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Kicking The Online Wedding Dress Habit

16/02/2011 20:20 | Updated 22 May 2015

Last weekend, the dress hunt was cranked up a notch, ie I actually got away from my computer and into the real world to try on dresses. Do not underestimate this milestone. Wedding dress shopping to date has largely consisted of buying a dress online, and then being outraged that it doesn't quite fit. So I coaxed my (despairing) mother and sister to join me.

First stop was Belle & Bunty, located near Kentish Town. The lovely Alice showed us around – the dresses are all very simple bias cut designs in a range of liquid silks and delicate georgettes, resulting in a kind of Ginger Rogers feel. They were undoubtedly beautiful, but sadly not quite right for me (for one thing I'm rubbish at tap dancing).

Inside the Belle & Bunty boutique

Second stop was The Pocket Library. My good friend Jo, the creative talent behind the brilliant wedding blog My Vintage Vows put me in touch with Rebecca Denholm, who runs the vintage archive, which is tucked away in a flat near Bayswater.

Ms Denholm has an amazing eye for exquisite high quality and couture vintage clothes and as a vintage geek, if I could steal her life I probably would.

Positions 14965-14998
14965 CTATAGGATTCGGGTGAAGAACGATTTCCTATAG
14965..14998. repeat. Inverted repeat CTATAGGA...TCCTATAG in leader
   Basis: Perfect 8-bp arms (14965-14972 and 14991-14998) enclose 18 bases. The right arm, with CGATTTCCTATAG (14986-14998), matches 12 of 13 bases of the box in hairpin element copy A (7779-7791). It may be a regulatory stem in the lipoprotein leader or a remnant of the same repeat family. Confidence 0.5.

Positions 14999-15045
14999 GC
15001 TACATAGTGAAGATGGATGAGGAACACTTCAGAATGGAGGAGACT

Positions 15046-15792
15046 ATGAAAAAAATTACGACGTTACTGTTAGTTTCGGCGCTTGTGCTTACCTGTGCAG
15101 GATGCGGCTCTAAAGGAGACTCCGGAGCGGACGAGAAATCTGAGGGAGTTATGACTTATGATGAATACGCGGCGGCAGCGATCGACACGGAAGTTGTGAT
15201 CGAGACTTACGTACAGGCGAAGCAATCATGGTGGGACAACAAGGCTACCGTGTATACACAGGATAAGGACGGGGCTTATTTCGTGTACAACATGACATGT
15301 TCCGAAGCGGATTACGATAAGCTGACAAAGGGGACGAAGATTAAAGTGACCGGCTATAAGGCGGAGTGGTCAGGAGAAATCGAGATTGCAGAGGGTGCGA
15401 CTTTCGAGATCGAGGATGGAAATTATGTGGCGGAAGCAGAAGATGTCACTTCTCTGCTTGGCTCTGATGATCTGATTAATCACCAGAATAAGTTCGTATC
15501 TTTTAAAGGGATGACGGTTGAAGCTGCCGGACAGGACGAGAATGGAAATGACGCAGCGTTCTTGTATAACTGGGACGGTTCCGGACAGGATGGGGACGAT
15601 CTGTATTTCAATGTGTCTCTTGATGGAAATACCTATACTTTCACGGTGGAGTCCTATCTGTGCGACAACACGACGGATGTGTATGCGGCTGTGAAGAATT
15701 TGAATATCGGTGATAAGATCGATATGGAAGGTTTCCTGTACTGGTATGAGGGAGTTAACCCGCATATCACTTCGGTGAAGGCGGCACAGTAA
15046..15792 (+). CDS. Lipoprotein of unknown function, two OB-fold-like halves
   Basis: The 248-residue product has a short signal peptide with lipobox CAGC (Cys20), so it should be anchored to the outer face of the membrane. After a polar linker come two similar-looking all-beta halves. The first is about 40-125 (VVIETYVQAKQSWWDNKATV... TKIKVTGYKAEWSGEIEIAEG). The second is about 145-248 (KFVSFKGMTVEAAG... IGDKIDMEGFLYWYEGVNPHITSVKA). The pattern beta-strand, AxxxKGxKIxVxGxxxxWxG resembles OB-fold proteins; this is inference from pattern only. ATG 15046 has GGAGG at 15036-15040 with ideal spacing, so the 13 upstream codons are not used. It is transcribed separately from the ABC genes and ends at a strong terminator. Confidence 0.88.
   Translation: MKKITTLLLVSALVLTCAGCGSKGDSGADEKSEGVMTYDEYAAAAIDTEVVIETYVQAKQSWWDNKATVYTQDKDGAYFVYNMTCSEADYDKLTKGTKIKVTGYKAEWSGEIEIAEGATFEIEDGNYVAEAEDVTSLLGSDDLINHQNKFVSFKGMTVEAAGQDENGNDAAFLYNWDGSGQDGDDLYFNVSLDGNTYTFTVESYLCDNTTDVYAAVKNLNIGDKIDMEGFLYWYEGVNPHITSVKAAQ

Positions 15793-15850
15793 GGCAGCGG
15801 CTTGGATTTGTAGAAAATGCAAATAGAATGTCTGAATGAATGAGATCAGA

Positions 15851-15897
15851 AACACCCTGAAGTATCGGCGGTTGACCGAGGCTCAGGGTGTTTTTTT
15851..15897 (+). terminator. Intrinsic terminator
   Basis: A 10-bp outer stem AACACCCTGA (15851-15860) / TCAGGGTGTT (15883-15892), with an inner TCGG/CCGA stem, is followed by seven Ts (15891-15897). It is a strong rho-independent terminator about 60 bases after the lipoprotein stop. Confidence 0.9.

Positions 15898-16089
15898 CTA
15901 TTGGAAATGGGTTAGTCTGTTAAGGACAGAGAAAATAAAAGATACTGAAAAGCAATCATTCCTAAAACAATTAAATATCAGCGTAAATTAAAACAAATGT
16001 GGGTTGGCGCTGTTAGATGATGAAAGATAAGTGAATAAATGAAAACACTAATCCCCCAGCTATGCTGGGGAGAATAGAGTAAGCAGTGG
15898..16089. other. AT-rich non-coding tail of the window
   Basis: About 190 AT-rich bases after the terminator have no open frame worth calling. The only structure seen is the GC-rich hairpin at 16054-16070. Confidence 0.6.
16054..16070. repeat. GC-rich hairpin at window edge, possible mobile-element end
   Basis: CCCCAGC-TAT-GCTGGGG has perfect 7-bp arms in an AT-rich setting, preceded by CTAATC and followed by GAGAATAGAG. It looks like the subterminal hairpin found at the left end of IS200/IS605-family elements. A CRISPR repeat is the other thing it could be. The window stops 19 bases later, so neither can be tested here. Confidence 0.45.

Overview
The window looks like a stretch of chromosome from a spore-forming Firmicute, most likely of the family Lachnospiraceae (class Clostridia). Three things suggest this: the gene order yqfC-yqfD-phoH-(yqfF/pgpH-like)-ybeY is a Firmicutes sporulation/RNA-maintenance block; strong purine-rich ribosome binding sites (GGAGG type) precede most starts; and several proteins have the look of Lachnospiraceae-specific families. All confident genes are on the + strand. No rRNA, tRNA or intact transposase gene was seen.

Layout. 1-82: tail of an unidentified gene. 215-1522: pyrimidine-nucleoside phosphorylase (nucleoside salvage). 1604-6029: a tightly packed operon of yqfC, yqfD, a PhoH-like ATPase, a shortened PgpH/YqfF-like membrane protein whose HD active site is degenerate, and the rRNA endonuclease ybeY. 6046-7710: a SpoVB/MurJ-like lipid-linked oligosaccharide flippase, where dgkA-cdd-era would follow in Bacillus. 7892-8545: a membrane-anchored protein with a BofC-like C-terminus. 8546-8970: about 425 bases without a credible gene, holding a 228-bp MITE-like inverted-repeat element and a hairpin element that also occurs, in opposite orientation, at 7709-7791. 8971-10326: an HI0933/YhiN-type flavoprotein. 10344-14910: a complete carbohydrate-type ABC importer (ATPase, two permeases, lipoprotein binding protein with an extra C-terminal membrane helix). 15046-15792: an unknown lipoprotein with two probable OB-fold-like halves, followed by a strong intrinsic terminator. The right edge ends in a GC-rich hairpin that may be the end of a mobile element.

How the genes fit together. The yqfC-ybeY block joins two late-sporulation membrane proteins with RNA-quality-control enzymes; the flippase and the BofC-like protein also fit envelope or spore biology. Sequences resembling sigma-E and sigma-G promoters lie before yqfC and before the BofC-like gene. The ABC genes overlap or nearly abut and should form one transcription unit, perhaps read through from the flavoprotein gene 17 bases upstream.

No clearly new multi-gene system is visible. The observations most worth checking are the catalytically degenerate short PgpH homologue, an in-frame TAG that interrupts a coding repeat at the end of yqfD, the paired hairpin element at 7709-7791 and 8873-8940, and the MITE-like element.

Among to gems to catch my eye was a 1950s Lanvin black and white accordion pleat frock, and a Ciel Chapman beaded gown. After trying on A LOT of dresses, I was torn between two.

The first is a 1930s oyster pink gowns with covered buttons down the back and a huge train. Very glamorous, if not the most practical choice for a wedding taking place in a barn...

I love the dress, but it would look a little out of place in a barn...

The second is a lacy dress from the 50s, which makes me feel like a ballerina in a Degas painting. In a good way. It's beautiful, easy to wear and will look ace with a huge crinoline underneath.

I'm torn. Jon has suggested that I buy both (ANYTHING for an easy life) but this seems a tad excessive.

It has shocked me (although not certain member of my family) how stressful I'm finding the dress search. As someone with an often ridiculous wardrobe (six inch Marni wedges that look like I've had a hip replacement, Alexander McQueen hobble skirts, Victorian capes, even the odd turban) I think a lot of people expect me to wear something a biy leftfield on the big day.

I'd always said I wasn't bothered about getting married in white, let alone a full-length dress, but I'm surprising myself. As obvious as it sounds, on my wedding day I do want to look like a bride.

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